Commentary by Jon Roland
While I generally concur in the decision and opinions in this case, it is with a caution. In recogizing a right to have the state provide counsel, it did not go far enough, because it did not specify that the counsel must be the choice of the accused, and not of the judge. This case was not as long a step forward as many civil libertarians would like to think. It opened the door further to an abuse that was already apparent, the practice of providing indigent defendants in criminal cases with lawyers, often poorly prepared and poorly paid, often over the objections of the accused, from a pool of public defenders under the control of the courts and prone to be more representative of the interests of the government than of their client. The result has too often been the conviction of innocent persons, who are often persuaded by their court-appointed lawyers to plead to a lesser offense, even when they are totally innocent, or to have such counsel offer inadequate defense. This has further led to more litigation arising from claims of inadequate representation. It has also led to the widespread practice of public defenders trading a conviction of one of their clients on a greater charge for a lesser charge against another client, without disclosure of such negotiations to either client.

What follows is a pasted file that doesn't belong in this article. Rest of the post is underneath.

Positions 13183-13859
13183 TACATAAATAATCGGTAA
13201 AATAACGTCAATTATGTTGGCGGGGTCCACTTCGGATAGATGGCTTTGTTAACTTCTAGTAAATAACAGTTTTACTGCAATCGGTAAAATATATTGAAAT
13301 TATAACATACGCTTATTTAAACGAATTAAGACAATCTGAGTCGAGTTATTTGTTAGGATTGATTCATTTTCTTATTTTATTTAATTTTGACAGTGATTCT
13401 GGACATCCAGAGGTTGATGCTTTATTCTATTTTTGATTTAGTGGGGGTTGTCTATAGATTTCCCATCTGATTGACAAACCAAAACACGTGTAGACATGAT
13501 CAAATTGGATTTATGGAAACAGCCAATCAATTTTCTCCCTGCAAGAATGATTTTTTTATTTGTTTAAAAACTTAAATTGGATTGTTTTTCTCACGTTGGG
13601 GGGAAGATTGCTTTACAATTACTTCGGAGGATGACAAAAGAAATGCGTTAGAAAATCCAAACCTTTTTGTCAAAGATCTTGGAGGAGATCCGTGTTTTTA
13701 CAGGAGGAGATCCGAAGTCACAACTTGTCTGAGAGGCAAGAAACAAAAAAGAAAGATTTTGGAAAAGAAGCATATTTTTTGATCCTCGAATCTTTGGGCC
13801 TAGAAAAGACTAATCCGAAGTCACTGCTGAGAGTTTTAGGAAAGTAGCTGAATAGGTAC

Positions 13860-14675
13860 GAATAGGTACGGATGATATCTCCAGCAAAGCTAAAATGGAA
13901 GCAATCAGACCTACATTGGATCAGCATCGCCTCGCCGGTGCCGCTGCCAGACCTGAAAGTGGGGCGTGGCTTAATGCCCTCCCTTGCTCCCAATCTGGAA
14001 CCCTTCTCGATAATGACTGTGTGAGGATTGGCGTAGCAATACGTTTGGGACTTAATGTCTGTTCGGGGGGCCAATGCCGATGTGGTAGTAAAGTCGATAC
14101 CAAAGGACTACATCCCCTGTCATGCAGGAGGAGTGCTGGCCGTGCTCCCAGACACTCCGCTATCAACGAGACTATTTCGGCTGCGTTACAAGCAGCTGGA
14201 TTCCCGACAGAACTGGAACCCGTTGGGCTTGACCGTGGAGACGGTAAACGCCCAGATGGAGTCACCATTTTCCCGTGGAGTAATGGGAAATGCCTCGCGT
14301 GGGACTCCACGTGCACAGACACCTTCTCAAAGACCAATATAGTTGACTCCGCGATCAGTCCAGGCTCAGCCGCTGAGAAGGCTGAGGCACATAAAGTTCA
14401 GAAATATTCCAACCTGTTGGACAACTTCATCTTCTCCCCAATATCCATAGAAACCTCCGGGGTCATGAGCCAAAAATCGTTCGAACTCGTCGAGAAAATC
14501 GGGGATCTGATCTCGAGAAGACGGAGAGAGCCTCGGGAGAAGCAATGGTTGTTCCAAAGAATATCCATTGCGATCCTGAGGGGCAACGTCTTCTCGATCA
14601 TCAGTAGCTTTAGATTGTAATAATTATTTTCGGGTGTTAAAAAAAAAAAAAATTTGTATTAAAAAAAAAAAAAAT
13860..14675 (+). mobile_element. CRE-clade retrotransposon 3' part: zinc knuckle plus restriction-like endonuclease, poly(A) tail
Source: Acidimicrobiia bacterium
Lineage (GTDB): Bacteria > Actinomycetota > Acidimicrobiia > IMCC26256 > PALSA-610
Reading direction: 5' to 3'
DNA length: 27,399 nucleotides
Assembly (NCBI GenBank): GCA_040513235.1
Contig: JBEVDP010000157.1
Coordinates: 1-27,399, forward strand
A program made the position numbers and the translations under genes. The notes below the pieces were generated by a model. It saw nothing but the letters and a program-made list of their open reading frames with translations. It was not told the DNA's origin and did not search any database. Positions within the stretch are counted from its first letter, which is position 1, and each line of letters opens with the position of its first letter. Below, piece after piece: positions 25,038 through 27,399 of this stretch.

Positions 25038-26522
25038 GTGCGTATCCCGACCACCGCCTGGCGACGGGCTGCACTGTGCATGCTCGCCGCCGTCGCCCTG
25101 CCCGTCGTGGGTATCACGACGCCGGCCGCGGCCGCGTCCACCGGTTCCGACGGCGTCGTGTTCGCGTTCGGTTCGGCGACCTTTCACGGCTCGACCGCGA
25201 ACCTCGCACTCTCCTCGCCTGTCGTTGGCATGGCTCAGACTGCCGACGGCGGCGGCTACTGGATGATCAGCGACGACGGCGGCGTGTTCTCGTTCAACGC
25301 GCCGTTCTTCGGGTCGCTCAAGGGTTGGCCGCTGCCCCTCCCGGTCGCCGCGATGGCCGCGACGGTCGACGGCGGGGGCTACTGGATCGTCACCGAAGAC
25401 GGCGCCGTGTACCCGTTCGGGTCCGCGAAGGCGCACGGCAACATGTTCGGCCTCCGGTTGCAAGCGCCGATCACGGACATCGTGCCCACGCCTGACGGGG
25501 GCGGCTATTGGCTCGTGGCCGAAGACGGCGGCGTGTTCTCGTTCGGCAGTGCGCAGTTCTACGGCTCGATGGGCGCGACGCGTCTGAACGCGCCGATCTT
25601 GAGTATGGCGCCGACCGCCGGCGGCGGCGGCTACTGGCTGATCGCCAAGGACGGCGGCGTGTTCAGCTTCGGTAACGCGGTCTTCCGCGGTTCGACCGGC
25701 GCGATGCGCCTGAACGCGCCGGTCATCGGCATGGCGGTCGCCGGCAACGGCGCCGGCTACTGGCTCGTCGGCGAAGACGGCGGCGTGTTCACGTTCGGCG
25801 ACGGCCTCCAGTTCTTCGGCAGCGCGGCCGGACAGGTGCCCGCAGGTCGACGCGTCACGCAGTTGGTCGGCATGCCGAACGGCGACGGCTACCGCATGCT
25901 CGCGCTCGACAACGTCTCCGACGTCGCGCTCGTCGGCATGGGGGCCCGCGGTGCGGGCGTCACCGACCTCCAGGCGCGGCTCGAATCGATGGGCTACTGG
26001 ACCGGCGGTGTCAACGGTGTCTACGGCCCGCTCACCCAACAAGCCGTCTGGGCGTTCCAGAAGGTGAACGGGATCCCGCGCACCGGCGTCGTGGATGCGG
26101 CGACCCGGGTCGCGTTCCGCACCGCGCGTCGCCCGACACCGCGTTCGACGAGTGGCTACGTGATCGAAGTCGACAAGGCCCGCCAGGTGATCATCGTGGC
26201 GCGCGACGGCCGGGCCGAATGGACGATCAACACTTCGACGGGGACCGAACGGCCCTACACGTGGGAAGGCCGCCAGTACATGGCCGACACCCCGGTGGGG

The precedent set in this case will not be complete until it is followed by one that establishes the right of the accused to counsel of his choice, and to have such counsel compensated at a level sufficient to enable him to have of choice of competent counsel who will represent him and not the government.
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